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Kriging-Assisted Multi-Objective Optimization Framework for Electric Motors Using Predetermined Driving Strategy

Vehicle Industry Research Center, Széchenyi István University, Egyetem Tér 1, 9026 Győr, Hungary
Department of Mathematics and Computational Sciences, Széchenyi István University, Egyetem Tér 1, 9026 Győr, Hungary
Author to whom correspondence should be addressed.
Energies 2023, 16(12), 4713;
Submission received: 16 May 2023 / Revised: 9 June 2023 / Accepted: 12 June 2023 / Published: 14 June 2023
(This article belongs to the Special Issue New Solutions in Electric Machines and Motor Drives)


In this paper, a multi-objective optimization framework for electric motors and its validation is presented. This framework is suitable for the optimization of design variables of electric motors based on a predetermined driving strategy using MATLAB R2019b and Ansys Maxwell 2019 R3 software. The framework is capable of managing a wide range of objective functions due to its modular structure. The optimization can also be easily parallelized and enhanced with surrogate models to reduce the runtime. The framework is validated by manufacturing and measuring the optimized electric motor. The method’s applicability for solving electric motor design problems is demonstrated via the validation process. A test application is also presented, in which the operating points of a predetermined driving strategy provide the input for the optimization. The kriging surrogate model is used in the framework to reduce the runtime. The results of the optimization and the framework’s benefits and drawbacks are discussed through the provided examples, in addition to displaying the properly applicable design processes. The optimization framework provides a ready-to-use tool for optimizing electric motors based on the driving strategy for single- or multi-objective purposes. The applicability of the framework is demonstrated by optimizing the electric motor of a world recorder energy-efficient race vehicle. In this application, the optimization framework achieved a 2% improvement in energy consumption and a 9% increase in speed at a rated DC voltage, allowing the motor to operate at desired working points even with low battery voltage.

1. Introduction

High power density and high efficiency are important for electric motors applied in electric and hybrid vehicles, while available space and energy consumption are limited in these applications. These requirements are best obtained using permanent magnet synchronous machines (PMSMs) in low-power applications. The structure of PMSMs was analyzed for low-power applications in Ref. [1], where the effects of surface-mounted and interior-mounted PMSMs were studied. This paper presents a kriging-assisted multi-objective optimization framework for electric motors and its validation, as well as a test application. The details of the framework have been presented in Ref. [2], describing various example applications, but its comparison and validation with measurement results are presented here for the first time. Furthermore, this is the first application of the framework where optimization is performed for a predetermined driving strategy.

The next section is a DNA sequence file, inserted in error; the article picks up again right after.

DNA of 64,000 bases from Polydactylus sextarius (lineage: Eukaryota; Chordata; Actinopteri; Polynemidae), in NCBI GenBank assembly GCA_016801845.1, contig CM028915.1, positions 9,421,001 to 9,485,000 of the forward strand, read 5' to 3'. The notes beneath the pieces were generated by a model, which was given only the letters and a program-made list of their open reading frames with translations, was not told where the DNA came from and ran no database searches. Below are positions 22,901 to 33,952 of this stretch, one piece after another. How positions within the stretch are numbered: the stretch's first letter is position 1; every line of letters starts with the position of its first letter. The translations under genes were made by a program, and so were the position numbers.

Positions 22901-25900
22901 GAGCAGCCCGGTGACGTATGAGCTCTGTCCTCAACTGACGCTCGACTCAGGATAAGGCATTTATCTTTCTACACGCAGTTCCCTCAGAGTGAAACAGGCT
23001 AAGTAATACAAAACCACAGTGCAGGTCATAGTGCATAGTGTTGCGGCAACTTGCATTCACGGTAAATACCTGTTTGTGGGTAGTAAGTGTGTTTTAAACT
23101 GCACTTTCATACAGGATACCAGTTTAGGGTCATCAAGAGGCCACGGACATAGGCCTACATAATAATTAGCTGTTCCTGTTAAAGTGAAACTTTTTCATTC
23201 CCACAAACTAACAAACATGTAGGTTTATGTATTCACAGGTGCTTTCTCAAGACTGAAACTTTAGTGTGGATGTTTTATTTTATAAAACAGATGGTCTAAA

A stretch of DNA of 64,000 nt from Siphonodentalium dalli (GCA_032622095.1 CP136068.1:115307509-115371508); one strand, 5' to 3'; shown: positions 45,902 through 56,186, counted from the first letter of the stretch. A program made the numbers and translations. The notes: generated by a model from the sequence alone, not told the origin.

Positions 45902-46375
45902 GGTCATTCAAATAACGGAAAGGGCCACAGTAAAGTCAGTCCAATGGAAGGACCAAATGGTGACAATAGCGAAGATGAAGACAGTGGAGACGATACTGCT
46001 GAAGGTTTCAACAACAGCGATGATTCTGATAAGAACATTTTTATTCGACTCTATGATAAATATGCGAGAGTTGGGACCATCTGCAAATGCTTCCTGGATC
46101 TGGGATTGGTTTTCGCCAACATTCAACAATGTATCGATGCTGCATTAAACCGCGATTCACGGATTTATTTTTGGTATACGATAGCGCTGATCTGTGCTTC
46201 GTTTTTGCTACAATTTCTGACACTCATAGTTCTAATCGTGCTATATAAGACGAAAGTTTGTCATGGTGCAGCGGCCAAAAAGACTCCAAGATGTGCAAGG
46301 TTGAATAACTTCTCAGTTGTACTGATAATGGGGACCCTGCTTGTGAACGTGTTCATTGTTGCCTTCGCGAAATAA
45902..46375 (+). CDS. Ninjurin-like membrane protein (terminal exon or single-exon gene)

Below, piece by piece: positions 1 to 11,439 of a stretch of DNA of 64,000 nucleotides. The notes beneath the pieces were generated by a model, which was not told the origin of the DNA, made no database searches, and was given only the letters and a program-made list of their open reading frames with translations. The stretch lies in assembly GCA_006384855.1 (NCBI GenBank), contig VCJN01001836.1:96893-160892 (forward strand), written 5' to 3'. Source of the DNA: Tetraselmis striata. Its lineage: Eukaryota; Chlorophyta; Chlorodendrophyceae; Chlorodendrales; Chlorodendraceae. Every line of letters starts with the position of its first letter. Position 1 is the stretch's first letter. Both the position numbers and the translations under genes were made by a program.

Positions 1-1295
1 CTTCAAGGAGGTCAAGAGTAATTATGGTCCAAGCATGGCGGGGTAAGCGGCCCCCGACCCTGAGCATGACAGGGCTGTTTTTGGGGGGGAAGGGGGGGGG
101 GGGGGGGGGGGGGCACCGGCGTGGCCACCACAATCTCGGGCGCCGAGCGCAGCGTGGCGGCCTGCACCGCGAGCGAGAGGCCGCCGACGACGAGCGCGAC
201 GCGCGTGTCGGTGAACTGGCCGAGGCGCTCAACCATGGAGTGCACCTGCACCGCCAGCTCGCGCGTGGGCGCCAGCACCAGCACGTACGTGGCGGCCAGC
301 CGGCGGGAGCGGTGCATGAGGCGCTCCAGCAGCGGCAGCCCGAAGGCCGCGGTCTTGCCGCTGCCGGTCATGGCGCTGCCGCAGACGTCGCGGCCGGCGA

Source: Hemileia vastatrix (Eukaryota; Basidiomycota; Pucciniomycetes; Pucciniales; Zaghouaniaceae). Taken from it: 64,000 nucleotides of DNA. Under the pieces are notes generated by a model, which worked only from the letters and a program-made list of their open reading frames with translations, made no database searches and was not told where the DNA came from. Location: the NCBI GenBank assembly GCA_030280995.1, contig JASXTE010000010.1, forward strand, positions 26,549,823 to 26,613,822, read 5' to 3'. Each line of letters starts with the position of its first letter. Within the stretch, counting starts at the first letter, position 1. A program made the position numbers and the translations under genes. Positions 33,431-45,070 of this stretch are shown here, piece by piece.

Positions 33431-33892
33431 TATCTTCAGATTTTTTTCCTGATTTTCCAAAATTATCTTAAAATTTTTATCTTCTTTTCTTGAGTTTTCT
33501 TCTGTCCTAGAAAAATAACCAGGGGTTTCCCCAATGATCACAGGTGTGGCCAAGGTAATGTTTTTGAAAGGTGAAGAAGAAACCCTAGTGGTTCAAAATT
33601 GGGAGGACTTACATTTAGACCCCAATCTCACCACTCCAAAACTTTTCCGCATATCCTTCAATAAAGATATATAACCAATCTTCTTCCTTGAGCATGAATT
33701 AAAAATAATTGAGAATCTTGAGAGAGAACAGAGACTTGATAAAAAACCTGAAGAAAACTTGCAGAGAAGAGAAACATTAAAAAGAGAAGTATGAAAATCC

In addition to the basic PMSM structure, many other design variables can impact motor performance. Numerous papers on electric motor optimization can be found in the literature. The energy optimization of a brush-phase asynchronous motor at different load levels is presented in Ref. [3]. To minimize the energy loss at start-up, it is necessary to control the start voltage and frequency as a function of the load torque within a given start time interval. The optimal voltages and frequencies at different load torque levels are determined using the particle swarm optimization (PSO) algorithm. Based on the outputs of PSO, a neuro-fuzzy system design is proposed for proper control of the inverter during motor start-up.
In Ref. [4], an efficient multi-objective optimization algorithm is presented through the optimization of an asynchronous motor. A gravitational search algorithm (GSA) is used in that work. The objective functions aim to minimize losses and maximize torque, using an existing motor as a starting point.
The multi-objective optimization of PMSMs and the application of the PSO algorithm with a kriging surrogate model is presented in Ref. [5]. The kriging surrogate model can provide estimations, reducing the need for expensive evaluations of the objective function. Simulation is only necessary for motor models that perform well during preliminary evaluations.
Based on these results, the MATLAB built-in classical genetic algorithm (GA) is chosen with a kriging surrogate model for the optimization algorithm of the framework. However, due to the modular design of the framework, it can be easily replaced by any other heuristic model.
A multi-objective optimization design, duty-cycle model predicates the current control and performance verification of an outer-rotor PMSHM for a low-speed direct drive EV, which is shown in Ref. [6]. This also concerns workpoint-based electric motor optimization for vehicle drives, validated by measurement results. Ref. [7] presents a similar system, but here, a more efficient multi-objective optimization algorithm is used. In Ref. [8], a single-objective optimization algorithm is improved to handle multiple objective functions.
The framework presented in our paper is a general design tool suitable for various applications. The applications shown in this paper involve a variety of objective functions, design variables, and constraints. Therefore, our goal is to create a tool suitable for as general a set of tasks as possible.

2. Methodology